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WI to Hold Tuesday Primary Amid Public Health Concerns

The debate over whether Wisconsin should hold an in-person primary during a pandemic is prompting more calls for universal voting by mail. (Adobe Stock)
The debate over whether Wisconsin should hold an in-person primary during a pandemic is prompting more calls for universal voting by mail. (Adobe Stock)
April 7, 2020

MADISON, Wis. -- Wisconsin still will hold its presidential primary today, despite late action by the governor to try to postpone it. Voting rights activists say the state should have never reached this point.

On Monday, the state Supreme Court sided with Republican leaders in the state Legislature to strike down Democratic Gov. Tony Evers' decision to postpone the election until June. Voters' rights groups have said the health and safety of voters was placed on the back burner by elected officials during the ordeal.

Executive director of Wisconsin Voices Dana Schultz said their actions will have a lasting effect.

"That will have ramifications for how people think about our democracy for years and probably decades to come," Schultz said.

She said it's especially true for African-American voters, who feel pressure to head to to the polls because they face more barriers to cast a ballot in states such as Wisconsin.

The Democratic governor initially agreed to hold the election, but changed course out of safety concerns. GOP lawmakers said there was plenty of warning about the pandemic and voters who were worried about safety should already have taken steps to cast their ballot by mail.

Matt Barreto, co-founder of the UCLA Voting Rights Project, said Wisconsin's situation underscores the need to implement universal vote-by-mail during the pandemic.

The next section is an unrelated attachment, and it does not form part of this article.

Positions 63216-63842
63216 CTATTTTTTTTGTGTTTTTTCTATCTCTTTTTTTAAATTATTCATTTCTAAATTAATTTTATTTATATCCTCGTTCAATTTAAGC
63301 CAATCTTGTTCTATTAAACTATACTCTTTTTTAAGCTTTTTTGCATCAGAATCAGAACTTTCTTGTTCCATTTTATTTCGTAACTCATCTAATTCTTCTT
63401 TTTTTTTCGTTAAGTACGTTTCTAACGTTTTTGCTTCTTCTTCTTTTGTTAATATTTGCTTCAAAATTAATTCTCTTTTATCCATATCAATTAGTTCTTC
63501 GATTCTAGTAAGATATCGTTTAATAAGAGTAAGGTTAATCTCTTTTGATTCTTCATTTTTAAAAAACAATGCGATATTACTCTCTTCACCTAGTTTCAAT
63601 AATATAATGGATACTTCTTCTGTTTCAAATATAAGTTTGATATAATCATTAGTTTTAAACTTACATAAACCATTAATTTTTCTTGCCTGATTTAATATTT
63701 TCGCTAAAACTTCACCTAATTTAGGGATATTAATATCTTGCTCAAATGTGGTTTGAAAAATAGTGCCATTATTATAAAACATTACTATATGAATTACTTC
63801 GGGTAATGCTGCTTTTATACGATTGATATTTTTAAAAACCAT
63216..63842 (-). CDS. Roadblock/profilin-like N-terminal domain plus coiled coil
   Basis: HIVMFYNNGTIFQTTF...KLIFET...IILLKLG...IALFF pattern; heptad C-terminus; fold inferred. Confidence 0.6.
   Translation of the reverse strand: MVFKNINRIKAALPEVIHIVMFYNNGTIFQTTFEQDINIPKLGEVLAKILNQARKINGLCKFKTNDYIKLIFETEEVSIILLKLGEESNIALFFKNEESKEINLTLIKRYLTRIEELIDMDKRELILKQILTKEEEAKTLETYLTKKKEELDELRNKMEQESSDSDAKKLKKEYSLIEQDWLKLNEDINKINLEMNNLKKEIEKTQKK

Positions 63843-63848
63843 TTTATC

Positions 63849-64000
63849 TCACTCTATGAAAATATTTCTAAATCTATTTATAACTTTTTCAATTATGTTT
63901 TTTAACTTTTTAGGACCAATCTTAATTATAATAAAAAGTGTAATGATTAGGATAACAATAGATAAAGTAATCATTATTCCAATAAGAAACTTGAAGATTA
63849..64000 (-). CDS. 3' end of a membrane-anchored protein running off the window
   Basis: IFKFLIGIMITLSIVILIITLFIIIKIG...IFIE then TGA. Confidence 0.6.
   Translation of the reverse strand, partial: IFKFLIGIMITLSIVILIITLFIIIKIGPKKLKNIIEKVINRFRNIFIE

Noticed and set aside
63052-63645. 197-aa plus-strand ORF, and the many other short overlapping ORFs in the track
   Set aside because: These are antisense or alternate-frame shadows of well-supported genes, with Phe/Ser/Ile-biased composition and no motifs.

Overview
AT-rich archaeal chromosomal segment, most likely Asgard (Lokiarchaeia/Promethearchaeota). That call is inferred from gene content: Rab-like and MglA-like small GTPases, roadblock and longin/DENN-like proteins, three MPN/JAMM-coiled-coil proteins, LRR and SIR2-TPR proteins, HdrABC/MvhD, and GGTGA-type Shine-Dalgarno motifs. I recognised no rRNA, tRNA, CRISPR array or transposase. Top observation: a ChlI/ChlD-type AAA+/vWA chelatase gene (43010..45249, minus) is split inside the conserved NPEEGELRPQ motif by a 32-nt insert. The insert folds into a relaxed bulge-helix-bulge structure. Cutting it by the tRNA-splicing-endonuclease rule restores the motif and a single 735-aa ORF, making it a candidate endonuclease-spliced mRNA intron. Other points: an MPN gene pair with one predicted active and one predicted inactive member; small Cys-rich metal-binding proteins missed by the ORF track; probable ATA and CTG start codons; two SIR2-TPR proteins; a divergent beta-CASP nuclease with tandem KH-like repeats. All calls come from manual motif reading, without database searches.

"This is not a Republican or Democratic issue, this is a health issue," Barreto said. "And there is no justifiable reason to continue to promote in-person voting."

Barreto dismissed concerns from Republicans that accepting all ballots by mail would lead to fraud. He said states have plenty of safeguards and pointed to successful mail-in ballot elections in Utah, a largely conservative state where election officials say 90% of residents cast their ballots by mail.

Schultz said in addition to alienating people of color, younger voters may too be turned off by the way the this process has played out.

"So what I'm very nervous about is someone who's 18, 19, 20 years old, who was planning on registering and voting for the first time in the presidential primary, and this is the kind of mess that they're walking into," she said.

Political observers have said the outcome of a state Supreme Court race is likely one dominant motivation for the GOP opposing the postponement. They say a legal fight to remove several hundred thousand voters from the rolls is tied to the importance of that race.

Support for this reporting was provided by the Carnegie Corporation of New York.

Mike Moen, Public News Service - WI